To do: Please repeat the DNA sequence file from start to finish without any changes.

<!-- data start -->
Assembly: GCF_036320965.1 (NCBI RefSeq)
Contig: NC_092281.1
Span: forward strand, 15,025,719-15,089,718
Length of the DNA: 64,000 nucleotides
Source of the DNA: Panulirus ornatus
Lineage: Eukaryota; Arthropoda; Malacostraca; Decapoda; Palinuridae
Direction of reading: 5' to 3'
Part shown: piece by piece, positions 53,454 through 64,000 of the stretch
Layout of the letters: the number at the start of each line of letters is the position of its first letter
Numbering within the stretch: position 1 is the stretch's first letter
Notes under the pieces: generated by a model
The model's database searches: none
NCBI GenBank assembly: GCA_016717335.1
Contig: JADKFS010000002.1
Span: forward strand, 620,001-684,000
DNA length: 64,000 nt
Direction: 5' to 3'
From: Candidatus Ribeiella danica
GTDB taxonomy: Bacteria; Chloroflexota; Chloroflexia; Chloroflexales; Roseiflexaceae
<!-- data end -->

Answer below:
Assembly: GCF_036320965.1 (NCBI RefSeq)
Contig: NC_092281.1
Span: forward strand, 15,025,719-15,089,718
Length of the DNA: 64,000 nucleotides
Source of the DNA: Panulirus ornatus
Lineage: Eukaryota; Arthropoda; Malacostraca; Decapoda; Palinuridae
Direction of reading: 5' to 3'
Part shown: piece by piece, positions 53,454 through 64,000 of the stretch
Layout of the letters: the number at the start of each line of letters is the position of its first letter
Numbering within the stretch: position 1 is the stretch's first letter
Notes under the pieces: generated by a model
The model's database searches: none
NCBI GenBank assembly: GCA_016717335.1
Contig: JADKFS010000002.1
Span: forward strand, 620,001-684,000
DNA length: 64,000 nt
Direction: 5' to 3'
From: Candidatus Ribeiella danica
GTDB taxonomy: Bacteria; Chloroflexota; Chloroflexia; Chloroflexales; Roseiflexaceae